My Little Loves

1974 [FRENCH]

Drama

7
Rotten Tomatoes Critics - Certified Fresh 86% · 7 reviews
Rotten Tomatoes Audience - Upright 78% · 100 ratings
IMDb Rating 7.2/10 10 1433 1.4K

Director

Top cast

720p.BLU 1080p.BLU 720p.WEB 1080p.WEB
1.11 GB
1280*934
French 2.0
NR
24 fps
2 hr 3 min
Seeds 21
2.06 GB
1480*1080
French 2.0
NR
24 fps
2 hr 3 min
Seeds 27
1.11 GB
1280*934
French 2.0
NR
24 fps
2 hr 3 min
Seeds 5
2.06 GB
1480*1080
French 2.0
NR
24 fps
2 hr 3 min
Seeds 11

Movie Reviews

Reviewed by Mark-241 9 / 10

A sweet and different outlook on life and film-making

This was my first introduction to Jean Eustache's work (during a retrospective at a local film fest) and I didnt really know what to expect. Having seen 12 films in the past 4 days, and lining up an old French film that was over 2 hours, I was prepared to fight to stay awake. I must say I was more than pleasantly surprised to find myself getting caught up in this charming tale of a boy's youth in France. In some ways, the lack of a distinct plot adds to the charm of the film, as a series of vignettes strung together give the real feeling of a slice of life. The gaucheness of the boy, especially towards girls, had the entire audience squirming in their seats at times, but out of sympathy for the lad, who I would rate as the character I have connected most with emotionally in recent time.

The way that women are depicted in the film is certainly dated when we look back on it now, however in some ways this works well, as we are never really privy to how these women think just as Daniel is not (it is very interesting that we do not learn his name until very much near the end, and I for one did not realise I hadnt known it). Beautifully and lovingly shot, very well acted indeed, this is a feelgood film without being sappy, Amelie without the surrealism.

Reviewed by arenn 7 / 10

Charming but Uncomfortable

My Little Loves is a charming and at times troubling semi-autobiographical film detailing a year in the life of a stand-in for Eustache in the south of France. During the course of the film, we see him transformed from a bright but somewhat shy rural boy to a blossoming teenage hoodlum in a larger town. Ripped away from the comfort of his grandmother's home in the country, he finds himself sleeping on a cot in his mother's one room flat in town and working as a mechanic instead of attending high school. There is plenty of time for drifting, and he falls in with an older crowd of delinquents at a local cafe, much of whose activities revolve around groping girls and searching for that elusive score.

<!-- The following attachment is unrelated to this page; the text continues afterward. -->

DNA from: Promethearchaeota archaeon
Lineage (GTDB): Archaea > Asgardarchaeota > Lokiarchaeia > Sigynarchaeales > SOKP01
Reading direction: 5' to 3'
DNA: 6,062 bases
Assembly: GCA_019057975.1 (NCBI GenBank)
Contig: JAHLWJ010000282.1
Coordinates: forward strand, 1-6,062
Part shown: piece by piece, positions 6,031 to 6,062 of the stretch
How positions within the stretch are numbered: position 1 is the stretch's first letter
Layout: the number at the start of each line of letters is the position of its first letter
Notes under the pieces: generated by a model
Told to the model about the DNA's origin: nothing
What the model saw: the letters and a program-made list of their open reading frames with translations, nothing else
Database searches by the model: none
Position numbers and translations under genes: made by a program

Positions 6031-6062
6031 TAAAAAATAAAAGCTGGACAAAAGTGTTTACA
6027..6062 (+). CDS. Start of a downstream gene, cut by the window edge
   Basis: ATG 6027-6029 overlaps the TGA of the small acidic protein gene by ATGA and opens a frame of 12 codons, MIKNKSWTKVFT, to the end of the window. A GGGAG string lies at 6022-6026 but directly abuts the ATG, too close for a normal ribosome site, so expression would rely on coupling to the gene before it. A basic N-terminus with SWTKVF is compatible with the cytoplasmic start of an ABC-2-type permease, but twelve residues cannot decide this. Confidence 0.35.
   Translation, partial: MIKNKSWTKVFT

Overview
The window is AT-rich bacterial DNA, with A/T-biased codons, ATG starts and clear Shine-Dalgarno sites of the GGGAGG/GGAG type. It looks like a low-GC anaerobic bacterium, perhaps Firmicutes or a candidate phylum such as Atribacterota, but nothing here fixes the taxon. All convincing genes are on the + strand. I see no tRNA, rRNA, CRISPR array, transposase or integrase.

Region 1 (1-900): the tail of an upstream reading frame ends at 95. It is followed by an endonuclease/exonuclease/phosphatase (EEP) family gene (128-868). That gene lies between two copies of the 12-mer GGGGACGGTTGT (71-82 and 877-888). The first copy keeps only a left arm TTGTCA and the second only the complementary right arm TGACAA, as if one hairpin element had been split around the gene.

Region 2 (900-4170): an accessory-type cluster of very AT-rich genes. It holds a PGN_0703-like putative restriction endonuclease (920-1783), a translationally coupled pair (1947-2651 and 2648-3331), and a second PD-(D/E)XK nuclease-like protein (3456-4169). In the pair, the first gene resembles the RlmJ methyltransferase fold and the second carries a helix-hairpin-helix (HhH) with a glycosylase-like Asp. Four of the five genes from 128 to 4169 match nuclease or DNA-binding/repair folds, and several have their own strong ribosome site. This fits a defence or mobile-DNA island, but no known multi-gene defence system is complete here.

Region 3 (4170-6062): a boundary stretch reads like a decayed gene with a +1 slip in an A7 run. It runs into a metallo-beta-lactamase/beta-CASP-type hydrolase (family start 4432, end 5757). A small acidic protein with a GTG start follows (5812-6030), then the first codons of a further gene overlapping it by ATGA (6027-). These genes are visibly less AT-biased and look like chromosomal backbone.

The molestation of women might be offputting to some. But it is supposed to be somewhat offputting. Becoming an adolescent is a painful process in the best of times, and Eustache's young self has more than his fair shares of troubles. He can't relate to women except in the most base sense of groping them. This essential failure is a metaphor for all of his youthful inabilities to cope. And despite what we might think of some of his behaviors, we certainly empathize with him. Especially any guy who is old enough to have gone through this experience will. The only weakness here is perhaps a bit of excessive audience manipulation to evoke sympathy for him, through bludgeoning us with his being yanked from school despite being a very bright student and the like. Still, I enjoyed this one quite a bit.

Reviewed by gridoon2023 7 / 10

Small, quiet, observant, nostalgic coming-of-age tale

Small (though long), quiet (literally - there is no music score, for example), observant (like its lead), nostalgic coming-of-age tale. Not much plot, just a series of daily-life blackout vignettes. It definitely has its boring moments, but also some wonderful ones, like the boy getting his first kiss in a movie theater playing "Pandora And The Flying Dutchman". Successfully captures both small-town and country atmosphere, thanks in large part to Nestor Almendros' beautiful cinematography. *** out of 4.

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